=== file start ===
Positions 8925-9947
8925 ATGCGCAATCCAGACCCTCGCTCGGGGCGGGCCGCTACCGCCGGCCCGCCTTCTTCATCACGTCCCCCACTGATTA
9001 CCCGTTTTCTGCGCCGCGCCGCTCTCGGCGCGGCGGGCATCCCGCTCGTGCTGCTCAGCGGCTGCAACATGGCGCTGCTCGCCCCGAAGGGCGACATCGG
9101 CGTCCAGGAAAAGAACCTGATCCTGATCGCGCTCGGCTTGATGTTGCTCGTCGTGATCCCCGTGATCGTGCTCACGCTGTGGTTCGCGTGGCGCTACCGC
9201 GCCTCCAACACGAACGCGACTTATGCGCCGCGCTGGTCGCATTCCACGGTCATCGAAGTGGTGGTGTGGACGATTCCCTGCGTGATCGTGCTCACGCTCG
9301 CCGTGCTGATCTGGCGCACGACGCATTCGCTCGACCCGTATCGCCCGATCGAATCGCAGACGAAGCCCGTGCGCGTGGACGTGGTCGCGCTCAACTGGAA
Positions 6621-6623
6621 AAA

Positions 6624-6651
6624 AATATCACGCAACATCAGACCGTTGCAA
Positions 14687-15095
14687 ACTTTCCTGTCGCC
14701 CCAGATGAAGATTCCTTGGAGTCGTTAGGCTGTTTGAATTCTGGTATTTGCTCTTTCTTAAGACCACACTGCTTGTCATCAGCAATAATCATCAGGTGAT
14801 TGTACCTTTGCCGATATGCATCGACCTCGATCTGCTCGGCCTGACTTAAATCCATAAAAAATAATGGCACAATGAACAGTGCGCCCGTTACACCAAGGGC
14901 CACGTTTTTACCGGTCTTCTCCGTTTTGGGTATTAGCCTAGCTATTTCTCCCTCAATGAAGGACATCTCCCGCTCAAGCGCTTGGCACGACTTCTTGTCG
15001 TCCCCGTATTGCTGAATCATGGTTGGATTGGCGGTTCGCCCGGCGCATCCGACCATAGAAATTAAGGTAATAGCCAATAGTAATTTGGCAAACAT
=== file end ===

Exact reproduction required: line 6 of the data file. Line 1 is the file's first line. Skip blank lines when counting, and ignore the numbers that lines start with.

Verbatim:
9301 CCGTGCTGATCTGGCGCACGACGCATTCGCTCGACCCGTATCGCCCGATCGAATCGCAGACGAAGCCCGTGCGCGTGGACGTGGTCGCGCTCAACTGGAA